Rolling out some new Docker Containers to my Smart Home.
I thought I would write up some new changes I have made to the house related to my Docker setup. Recently, I’ve added some really neat new containers to my home set up and have had some people ask me for my Docker-Compose file so this post is to answer those queries.
This has been an awesome little enhancement for me. With all the docker containers out there I have been rolling out and all of their various web UIs, I was looking for an easy way to build a nice jump page for the house. Enter MuxiMux.
This handy little container runs a nginx reverse proxy service alongside a LAMP install to provide a dead simple interface for grouping all of your Web UIs in the house. The container works as an iFrame so as you click the various applications, you will see a tabbed interface up above where session state is maintained allowing you to easily jump back and forth between apps. You can see the screen shots below. The first is the main dashboard and subsequent ones are the tabbed interfaces of some of my Web UIs. One caveat: for some self signed SSL websites like Unifi, I had to install this extension to prevent errors.
Grafana and InfluxDB
These next two containers were rolled out to really juice up my Home Assistant installation. InfluxDB is now the external database I am using for all of my Home Assistant related activities and Grafana is set up to take advantage of that database and produce beautiful charts. Shout out to Phil Hawthorne and @arsaboo for providing excellent resources to help with this migration and deployment. My first charting exercise was for my Solar Production and Consumption. Graphing data from the PowerWall and merging it with Cloud data from Dark Sky gave me the nice chart below. Unlike the Tesla native app, I can run reports for almost ANY time period which is awesome. Nightly, I tweet this graph out on the Smart Home BearStoneHA account.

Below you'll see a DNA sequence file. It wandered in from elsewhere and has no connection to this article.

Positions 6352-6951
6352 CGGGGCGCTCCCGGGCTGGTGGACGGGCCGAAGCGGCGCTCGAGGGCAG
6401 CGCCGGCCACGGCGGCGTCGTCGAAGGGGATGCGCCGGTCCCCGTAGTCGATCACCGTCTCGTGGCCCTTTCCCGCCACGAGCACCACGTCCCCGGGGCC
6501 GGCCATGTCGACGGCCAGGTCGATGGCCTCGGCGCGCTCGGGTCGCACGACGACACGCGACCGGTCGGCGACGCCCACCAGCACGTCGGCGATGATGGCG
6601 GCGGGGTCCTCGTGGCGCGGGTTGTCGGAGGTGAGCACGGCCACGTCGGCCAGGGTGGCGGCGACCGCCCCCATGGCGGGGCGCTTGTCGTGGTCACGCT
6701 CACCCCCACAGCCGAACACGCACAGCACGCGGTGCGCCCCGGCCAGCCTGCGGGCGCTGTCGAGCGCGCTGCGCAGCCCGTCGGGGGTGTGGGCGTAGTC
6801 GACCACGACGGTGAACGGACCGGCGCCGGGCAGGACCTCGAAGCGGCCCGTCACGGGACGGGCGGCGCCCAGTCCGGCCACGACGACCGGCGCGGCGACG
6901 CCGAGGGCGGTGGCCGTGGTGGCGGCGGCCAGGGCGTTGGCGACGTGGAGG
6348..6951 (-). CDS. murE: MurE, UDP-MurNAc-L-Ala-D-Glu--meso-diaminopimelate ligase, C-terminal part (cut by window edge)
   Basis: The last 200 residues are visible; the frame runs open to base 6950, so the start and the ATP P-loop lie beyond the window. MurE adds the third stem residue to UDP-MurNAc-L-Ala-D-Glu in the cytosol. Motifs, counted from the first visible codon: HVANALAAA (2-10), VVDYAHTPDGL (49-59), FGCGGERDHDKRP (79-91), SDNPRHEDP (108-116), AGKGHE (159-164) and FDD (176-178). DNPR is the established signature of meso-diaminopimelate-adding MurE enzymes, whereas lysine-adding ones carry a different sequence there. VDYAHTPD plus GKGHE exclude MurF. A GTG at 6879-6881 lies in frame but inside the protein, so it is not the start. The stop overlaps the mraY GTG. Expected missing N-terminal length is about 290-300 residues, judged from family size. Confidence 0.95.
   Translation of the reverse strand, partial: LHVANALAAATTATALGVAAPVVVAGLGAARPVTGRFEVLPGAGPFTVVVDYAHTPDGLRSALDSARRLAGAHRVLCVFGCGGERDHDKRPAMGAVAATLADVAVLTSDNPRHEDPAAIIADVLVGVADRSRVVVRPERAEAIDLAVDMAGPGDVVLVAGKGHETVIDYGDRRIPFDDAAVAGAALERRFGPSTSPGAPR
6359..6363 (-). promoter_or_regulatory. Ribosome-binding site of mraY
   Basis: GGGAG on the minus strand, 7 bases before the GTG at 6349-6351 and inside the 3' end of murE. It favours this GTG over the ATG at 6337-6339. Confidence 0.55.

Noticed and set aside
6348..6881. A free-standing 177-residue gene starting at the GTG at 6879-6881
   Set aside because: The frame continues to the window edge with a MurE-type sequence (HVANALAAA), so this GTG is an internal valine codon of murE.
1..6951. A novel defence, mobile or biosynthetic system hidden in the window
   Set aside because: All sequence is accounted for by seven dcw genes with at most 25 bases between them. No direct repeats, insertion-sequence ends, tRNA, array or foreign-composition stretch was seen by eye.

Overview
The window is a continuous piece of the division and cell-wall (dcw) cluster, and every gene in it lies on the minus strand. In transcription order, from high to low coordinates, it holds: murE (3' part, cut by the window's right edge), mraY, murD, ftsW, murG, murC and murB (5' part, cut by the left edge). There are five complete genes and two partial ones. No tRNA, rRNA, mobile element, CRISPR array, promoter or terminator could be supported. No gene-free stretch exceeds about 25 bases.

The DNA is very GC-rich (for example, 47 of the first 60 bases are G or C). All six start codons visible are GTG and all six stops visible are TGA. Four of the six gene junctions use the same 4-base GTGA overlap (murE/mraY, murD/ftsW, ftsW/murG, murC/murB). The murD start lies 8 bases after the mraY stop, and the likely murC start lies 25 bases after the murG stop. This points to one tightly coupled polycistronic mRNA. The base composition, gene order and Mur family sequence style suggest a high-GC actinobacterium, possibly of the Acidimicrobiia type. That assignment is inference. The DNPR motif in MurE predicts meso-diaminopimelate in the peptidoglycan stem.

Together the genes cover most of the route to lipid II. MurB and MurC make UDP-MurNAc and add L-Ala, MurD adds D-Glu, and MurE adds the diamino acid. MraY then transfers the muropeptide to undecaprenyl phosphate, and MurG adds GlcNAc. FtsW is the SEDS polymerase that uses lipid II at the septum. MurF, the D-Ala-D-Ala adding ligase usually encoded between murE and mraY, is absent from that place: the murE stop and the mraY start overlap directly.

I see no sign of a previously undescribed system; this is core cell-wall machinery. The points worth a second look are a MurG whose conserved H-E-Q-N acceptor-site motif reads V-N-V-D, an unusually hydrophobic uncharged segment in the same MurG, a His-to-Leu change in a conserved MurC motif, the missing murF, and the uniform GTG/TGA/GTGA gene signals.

This is the newest container to my Smart Home. Otto Winter has done an AMAZING job creating an YAML based IDE for ESP development. Previously, I have been using ESPEASY for my DIY sensors but now will be transitioning over over ESPHOMEYAML. I haven’t had much time to experiment with it yet but the WebUI was super easy to deploy and bring into my environment.
Enhancements to Docker-Compose:
Some really nice enhancements to my Docker-Compose.yaml file came from picking through Brian Hanifin’s example. Things like HealthChecks, timed waits and ordered startups are now in place. For instance, Home Assistant patiently waits for the InfluxDB to be started and ready to go before starting up and HomeBridge and Dasher wait for Home Assistant to complete start up before bringing those services online. Makes for a much more predictable and stable Docker Automation setup.
Those are some of the major new containers I have added to my setup. On the Todo List is to retire the HomeBridge container and migrate HomeKit functionality to Home Assistant proper. That will happen sometime this summer most likely. I might blog about it if there is some interest in that.
In the meantime, Happy Automating!